Ibuprofen – just because it’s freely available, doesn’t make it safe

Ibuprofen – just because it’s freely available, doesn’t make it safe

Not CLL related, but more along the lines of where familiarity may result in us overlooking something we've long considered safe to take and which may longer be the case when we start taking other drugs for comorbidities that become more likely as we age... Paulina Stehlik, Associate lecturer, University of Sydney explains how Ibruprofen works and situations where alternative pain killers may be more appropriate:


Note particularly in the side effects section:

"Ibuprofen and other NSAIDs can cause gastric upset if taken on an empty stomach, so should always be taken with food. This is why paracetamol is usually recommended in the first instance for aches, pains and fevers. It has fewer gastric side effects and in most cases is just as effective as NSAIDs.

While reducing prostaglandin production results in ibuprofen’s therapeutic effects, prolonged reduction in prostaglandin production due to chronic NSAID use decreases the secretion of protective substances in the gut, changes platelet activity and decreases filtration rate and blood flow in the kidneys.

This can result in gastric ulcers and bleeds, increased blood pressure, decreased kidney function and renal failure, heart failure and cardiovascular events such as heart attacks and stroke. This is why all NSAIDs are recommended for short-term use only unless under the supervision of a medical practitioner.

You must see a doctor immediately if after taking ibuprofen you experience swollen ankles, difficulty breathing, chest pain, black or red stools, or dark, coffee-coloured vomit."

The Interactions section is also worth a read.


11 Replies

  • Is there a recommended OTC pain killer for the occasional headache/bodyache? I have gone back to aspirin after hearing so many bad things about NSAIDS.

  • Aspirin is an NSAID...  specifically a Cox 1 inhibitor... Aspirin also has an antiplatelet effect by stopping the binding together of platelets. Know your OTC meds and talk to your doctor for guidance...


    There is one caveat to the article and that is the daily use of 81mg aspirin as a blood thinner... but again it is important to monitor on a continual basis...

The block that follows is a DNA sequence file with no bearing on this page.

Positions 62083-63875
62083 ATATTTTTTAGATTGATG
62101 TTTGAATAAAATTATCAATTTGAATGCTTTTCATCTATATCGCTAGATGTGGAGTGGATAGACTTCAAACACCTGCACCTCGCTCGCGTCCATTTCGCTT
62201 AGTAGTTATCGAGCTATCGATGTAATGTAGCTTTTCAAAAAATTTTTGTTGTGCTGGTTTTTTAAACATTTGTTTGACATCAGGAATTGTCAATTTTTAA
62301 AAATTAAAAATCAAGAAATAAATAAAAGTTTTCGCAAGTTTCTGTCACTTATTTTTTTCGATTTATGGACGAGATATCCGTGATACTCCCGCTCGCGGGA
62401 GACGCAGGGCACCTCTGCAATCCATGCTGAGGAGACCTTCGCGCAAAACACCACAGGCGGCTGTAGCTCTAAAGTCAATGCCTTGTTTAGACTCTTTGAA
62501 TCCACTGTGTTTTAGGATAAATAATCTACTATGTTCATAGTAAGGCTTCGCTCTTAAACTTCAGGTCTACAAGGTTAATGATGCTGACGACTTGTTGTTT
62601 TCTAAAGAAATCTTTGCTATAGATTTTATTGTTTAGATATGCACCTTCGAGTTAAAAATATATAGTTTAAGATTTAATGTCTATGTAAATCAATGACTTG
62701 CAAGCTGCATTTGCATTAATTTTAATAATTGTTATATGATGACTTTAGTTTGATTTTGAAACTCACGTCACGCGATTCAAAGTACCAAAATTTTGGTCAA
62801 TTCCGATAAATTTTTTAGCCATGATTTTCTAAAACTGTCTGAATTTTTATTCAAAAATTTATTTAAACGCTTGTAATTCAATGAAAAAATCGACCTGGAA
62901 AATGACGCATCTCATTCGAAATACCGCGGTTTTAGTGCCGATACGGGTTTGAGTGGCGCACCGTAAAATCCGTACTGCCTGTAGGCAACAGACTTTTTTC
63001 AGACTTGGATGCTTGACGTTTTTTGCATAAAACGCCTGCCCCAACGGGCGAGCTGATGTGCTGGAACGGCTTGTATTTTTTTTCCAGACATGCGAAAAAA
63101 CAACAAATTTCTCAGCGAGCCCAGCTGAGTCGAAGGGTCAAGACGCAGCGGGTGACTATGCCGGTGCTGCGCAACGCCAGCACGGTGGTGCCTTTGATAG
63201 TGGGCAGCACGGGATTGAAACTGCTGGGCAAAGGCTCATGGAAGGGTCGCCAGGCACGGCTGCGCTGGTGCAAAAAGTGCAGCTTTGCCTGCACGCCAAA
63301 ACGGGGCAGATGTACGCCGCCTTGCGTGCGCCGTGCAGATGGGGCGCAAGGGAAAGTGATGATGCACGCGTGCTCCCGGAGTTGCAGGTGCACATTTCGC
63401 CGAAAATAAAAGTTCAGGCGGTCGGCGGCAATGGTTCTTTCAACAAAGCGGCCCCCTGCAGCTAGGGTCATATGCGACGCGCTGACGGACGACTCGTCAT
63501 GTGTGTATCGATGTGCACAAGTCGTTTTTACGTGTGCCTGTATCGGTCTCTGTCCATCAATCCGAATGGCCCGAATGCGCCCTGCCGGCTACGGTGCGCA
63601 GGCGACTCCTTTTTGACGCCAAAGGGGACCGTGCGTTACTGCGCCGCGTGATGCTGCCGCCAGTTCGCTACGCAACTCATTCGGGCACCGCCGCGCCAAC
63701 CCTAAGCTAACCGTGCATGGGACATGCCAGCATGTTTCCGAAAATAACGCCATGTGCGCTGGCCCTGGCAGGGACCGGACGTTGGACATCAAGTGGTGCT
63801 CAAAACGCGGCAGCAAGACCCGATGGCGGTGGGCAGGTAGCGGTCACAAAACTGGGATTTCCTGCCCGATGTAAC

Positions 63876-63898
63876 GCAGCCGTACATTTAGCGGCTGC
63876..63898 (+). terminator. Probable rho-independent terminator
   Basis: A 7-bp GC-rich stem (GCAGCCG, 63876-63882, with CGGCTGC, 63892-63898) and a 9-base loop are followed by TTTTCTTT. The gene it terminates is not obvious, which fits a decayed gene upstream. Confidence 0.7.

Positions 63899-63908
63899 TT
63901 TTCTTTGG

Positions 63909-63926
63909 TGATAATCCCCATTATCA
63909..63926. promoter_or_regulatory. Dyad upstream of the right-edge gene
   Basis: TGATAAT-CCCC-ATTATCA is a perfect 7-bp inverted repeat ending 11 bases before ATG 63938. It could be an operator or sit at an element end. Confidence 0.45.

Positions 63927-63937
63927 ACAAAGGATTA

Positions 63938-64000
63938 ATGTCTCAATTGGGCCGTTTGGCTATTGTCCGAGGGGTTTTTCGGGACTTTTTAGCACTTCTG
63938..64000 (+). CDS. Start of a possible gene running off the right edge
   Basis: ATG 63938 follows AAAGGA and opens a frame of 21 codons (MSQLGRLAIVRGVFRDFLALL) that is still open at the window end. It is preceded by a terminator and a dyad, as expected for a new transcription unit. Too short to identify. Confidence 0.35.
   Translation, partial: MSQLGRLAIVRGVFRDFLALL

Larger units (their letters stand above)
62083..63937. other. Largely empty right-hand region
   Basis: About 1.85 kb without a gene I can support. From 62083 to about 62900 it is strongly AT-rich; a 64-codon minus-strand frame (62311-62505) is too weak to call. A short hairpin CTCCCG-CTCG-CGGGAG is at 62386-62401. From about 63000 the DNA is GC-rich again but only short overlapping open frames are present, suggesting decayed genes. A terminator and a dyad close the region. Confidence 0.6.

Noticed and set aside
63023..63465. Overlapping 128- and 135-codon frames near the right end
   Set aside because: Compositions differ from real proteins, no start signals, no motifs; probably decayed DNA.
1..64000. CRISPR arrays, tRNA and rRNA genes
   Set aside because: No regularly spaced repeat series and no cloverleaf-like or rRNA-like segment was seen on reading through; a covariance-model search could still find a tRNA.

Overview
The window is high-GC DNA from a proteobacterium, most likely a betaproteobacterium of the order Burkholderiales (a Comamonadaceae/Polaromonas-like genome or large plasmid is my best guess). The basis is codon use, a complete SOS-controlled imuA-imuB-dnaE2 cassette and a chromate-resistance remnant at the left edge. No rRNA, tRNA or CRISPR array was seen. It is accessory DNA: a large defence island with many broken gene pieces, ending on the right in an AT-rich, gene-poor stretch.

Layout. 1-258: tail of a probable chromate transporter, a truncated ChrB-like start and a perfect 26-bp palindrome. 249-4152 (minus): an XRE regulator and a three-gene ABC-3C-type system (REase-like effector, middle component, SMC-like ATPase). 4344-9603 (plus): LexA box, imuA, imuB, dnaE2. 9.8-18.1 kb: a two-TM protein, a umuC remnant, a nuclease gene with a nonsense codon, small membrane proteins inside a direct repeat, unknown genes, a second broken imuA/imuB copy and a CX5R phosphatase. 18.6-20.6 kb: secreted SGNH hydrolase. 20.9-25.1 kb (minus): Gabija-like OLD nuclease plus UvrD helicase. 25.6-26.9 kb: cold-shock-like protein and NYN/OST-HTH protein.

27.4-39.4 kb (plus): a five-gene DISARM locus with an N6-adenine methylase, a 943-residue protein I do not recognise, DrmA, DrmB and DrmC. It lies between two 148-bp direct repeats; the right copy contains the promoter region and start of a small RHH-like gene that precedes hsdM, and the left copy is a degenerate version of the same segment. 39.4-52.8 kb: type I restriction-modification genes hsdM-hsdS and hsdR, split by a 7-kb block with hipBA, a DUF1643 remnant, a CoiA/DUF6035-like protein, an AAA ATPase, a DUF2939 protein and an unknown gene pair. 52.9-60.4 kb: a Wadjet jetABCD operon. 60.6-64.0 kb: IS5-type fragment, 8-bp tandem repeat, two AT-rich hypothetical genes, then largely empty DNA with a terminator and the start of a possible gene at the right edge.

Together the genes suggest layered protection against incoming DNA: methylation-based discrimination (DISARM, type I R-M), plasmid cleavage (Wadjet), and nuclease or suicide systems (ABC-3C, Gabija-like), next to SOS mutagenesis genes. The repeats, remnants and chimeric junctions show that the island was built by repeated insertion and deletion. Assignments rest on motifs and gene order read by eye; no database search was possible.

• Darn - and I thought that since it was old school it would be more benign.

  • Dear Neil,

    I rarely take pain medicine but when I do it's usually 2 regular aspirin.  Aspirin may have other health benefits as well in terms of other cancers and in heart disease.  In general it is best to limit all OTC medicine including aspirin unless really needed.  Ibuprofen has it's risks and should be used wisely.  It is crazy how many OTC meds have this added.  So if you don't read the label you risk taking too much.  Great article and a good reminder to everyone to respect OTC meds too! 



  • If aspirin came up for FDA approval today, I wonder if the FDA would approve it.  Maybe it could be taken only with a prescription.

  • I wish they would do more natural trials.  My heart goes out to all the people taking these drugs right now.

  • Hi Helen, I agree with you that I wish more trials could be done, to find safer treatments  with less side effects. 

    But just because something is "natural" doesn't mean it is safe and without side effects.  Natural products also have their dangers...   Aspirin was originally a natural product, found in extracts from willow bark. But in certain situations and doses it can be dangerous (eg stomach irritation and affecting  blood clotting).  Paracetomol (not derived from anything natural) is probably safer, as long as people don't overdose on it. 


    Digoxin was first found in foxglove plants, and used to help heart patients.  But wrong dosages could be fatal.  


    Most of the things that start as being "natural" have to be refined and doses worked out to make sure they are as safe as possible.  People need to know exactly what strength of active ingredient is contained in what they're taking.  Then the product becomes a manufactured drug and is not "natural" any more, but is usually safer than its more natural form. 

    Dr Jeff Sharman talks about this sort of thing. 


    Best wishes, 


  • The body sees everything as a chemical... natural or synthetic.  You see water, your body sees H2O.

    Case in point, I had the opportunity to have the drug vincristine an extract from the Madagascar periwinkle... wonderful purple flowers... and the upshot was it caused severe peripheral neuropathy for life and I now have trouble walking... (drop foot).

    Totally natural... 😟 side effects.



    But there are many plant based drugs being looked at in CLL, gossypol, PIETC from watercress, an extract from marigolds, Neem tree oil, resveratrol, and a bunch of others... even EGCG from green tea, a mild chemotherapy... 💊

    Another example... gossypol, found in cotton seeds... highly toxic if you were to eat it... however feed it to a cow and drink the milk, and gossypol reduces leukocyte counts in CLL...  that was how it was discouvered in South Africa 10 years ago.

    The cow has been removed from the process and gossypol is altered in the lab to be non toxic and is currently called AT-101 and is in a number of clinical trials for CLL... 






  • Thank you!

  • It is well worth reading how Aspirin was developed to provide a more potent drug with less irritating side effects here: en.m.wikipedia.org/wiki/His...

    and here: pharmaceutical-journal.com/...

    Note the huge number of clinicatrials each year for a drug developed over 100 years ago from a natural plant based substance.


  • Thank you!

You may also like...